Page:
I recently inherited two puzzles from when my brother and I cleaned out my mom’s house. One of them was a big red covered bridge. The other may or may not have had a John Deere tractor in it.
Naively I snatched them up, thinking, maybe I’ll actually sit down with my family and we can relax by the fire (j/k, we do have a fireplace but it hasn’t had a fire in it since long before we bought this house some 17 years ago) and put these back together.
But before I let nostalgia completely take over my senses, I thought I should count the puzzle pieces, just to make sure we still had them all. (Right. Like a family of six was going to somehow miraculously keep all the pieces together for over 30 years.)
One day I decided to stop and visit a couple of sisters from my congregation who have Alzheimer’s and now reside in a care center not too far from my work.
I’ve visited Frankie before, but am usually unsure as to whether or not she remembers me. When I go there, Frankie was, apparently, sleeping. But JoAnn, who had just recently moved there, was sitting at a table with another woman putting together a lovely fall scene of a blue pond and golden fall leaves set against a deep blue sky.
I asked if I might join them and they somewhat lukewarm-ly allowed me to pull up a chair.
JoAnn and I talked while the tall, strong woman to my right, who at one point about 20 minutes in sadly asked me, “Have I met you?”
Alzheimer’s is a brutal memory-stealing beast.
No we hadn’t met, but I was impressed with her puzzle-putting-together skills and told her so. Hoping somehow, it was a drop of solace for memories lost.
The three of us kept plugging along at the puzzle. I found corners and edges and tried, gently, to frame the scene in one direction so the familiar directions of top and bottom might guide their attempts to interlock odd-shaped loops and sockets into one another in the hope of discovering a whole picture.
Frankie must have awakened from her afternoon nap and eventually came out to join us. She was not interested in puzzles and was, perhaps, still puzzled over who I was, but she sat down next to us and watched.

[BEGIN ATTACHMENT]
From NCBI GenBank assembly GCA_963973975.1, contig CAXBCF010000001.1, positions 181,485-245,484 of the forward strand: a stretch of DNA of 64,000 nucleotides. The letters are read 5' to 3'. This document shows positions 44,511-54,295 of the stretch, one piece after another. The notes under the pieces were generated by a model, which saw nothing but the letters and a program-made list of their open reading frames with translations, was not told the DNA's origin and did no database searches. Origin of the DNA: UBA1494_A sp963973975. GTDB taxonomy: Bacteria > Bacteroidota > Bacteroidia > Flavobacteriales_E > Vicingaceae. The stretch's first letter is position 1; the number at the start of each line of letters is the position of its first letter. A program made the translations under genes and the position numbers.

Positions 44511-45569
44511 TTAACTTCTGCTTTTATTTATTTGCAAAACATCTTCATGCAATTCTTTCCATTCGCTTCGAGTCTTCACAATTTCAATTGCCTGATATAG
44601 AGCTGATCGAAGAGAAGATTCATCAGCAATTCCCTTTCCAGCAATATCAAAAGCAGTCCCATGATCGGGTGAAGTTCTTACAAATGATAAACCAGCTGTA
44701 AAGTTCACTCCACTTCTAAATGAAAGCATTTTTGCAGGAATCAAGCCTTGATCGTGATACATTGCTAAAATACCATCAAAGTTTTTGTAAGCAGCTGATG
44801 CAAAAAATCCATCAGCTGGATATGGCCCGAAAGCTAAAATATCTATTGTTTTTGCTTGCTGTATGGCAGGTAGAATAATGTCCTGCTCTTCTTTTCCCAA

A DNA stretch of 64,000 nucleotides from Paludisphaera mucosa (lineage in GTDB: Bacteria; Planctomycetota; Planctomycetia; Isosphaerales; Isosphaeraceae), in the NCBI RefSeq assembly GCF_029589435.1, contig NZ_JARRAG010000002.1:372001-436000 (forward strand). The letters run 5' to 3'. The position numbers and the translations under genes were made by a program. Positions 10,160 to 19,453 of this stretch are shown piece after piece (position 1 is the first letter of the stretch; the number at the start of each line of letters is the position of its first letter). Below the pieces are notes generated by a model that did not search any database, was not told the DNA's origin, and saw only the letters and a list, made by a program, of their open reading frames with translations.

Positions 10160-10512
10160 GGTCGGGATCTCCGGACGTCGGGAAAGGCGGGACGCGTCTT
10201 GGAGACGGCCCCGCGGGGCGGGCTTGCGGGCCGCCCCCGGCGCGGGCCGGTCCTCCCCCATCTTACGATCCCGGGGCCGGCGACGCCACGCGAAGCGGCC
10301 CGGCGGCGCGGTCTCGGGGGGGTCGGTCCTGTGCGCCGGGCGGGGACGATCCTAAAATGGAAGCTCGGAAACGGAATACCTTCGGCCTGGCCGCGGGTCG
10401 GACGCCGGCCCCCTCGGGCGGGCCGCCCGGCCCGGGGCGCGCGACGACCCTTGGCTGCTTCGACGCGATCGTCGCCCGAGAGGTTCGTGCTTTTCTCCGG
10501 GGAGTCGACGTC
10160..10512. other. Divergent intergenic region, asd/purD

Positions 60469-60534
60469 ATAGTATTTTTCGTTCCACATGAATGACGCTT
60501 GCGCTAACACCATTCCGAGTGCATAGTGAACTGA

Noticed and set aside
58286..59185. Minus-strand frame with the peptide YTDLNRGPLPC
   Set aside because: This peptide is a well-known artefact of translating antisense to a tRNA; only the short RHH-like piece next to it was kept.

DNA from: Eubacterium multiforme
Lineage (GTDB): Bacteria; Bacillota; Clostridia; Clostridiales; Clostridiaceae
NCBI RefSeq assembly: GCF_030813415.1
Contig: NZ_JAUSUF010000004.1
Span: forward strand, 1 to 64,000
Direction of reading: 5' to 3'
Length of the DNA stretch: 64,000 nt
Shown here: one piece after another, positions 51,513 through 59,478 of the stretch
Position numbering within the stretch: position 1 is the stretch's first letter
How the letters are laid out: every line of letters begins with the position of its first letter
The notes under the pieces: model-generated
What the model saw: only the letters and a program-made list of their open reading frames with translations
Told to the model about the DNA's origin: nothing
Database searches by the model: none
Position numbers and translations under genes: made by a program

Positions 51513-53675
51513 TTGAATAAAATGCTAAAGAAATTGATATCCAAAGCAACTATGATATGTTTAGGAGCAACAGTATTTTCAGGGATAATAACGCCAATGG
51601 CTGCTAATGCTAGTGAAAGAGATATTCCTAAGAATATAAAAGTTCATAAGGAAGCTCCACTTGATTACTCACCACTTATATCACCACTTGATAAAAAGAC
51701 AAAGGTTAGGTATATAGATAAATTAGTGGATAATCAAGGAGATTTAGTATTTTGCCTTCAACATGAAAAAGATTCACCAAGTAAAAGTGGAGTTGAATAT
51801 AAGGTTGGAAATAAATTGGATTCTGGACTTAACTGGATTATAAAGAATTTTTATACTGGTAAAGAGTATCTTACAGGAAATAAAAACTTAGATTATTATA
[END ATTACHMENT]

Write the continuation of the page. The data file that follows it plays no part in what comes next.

And we continued to flip and turn and move tiny pieces and make sense of them.
JoAnn still wasn’t sure where she was. Or how she had gotten there. At one point she was worried about her what had happened to her car. I told her her daughter, Dana, would take care of it for her. And reassured her at least a dozen times, everything would be ok.
And the afternoon wore on.
At one point I had gone through all the pieces searching for corners and edges and come to the horrible realization that pieces were missing.
And somehow the thought of giving an incomplete puzzle to these women with huge gaps missing from their lives. Women who’d forgotten their husbands had died and couldn’t figure out how they’d arrived at this place where no one was coming to get them (so many of the older women I know with Alzheimer’s come to the conclusion that their husband’s have left them for other women, and yet they wait, still hoping for their return). It was a huge cruel twist of fate and I was powerless to correct it.
One day I sat down to count the puzzle pieces from my childhood to make sure they were all there before I searched for a safe place to store them in my already full house.
“About 500 pieces.”
“About 1000 pieces.”
Said the bottom of the boxes.
Making it impossible to ascertain I had all the pieces without attempting to put them together.
I gave in to the futility and threw the puzzles of my childhood into the trash.
[Day 192 of Ann Dee Ellis’ 8-Minute Memoir.]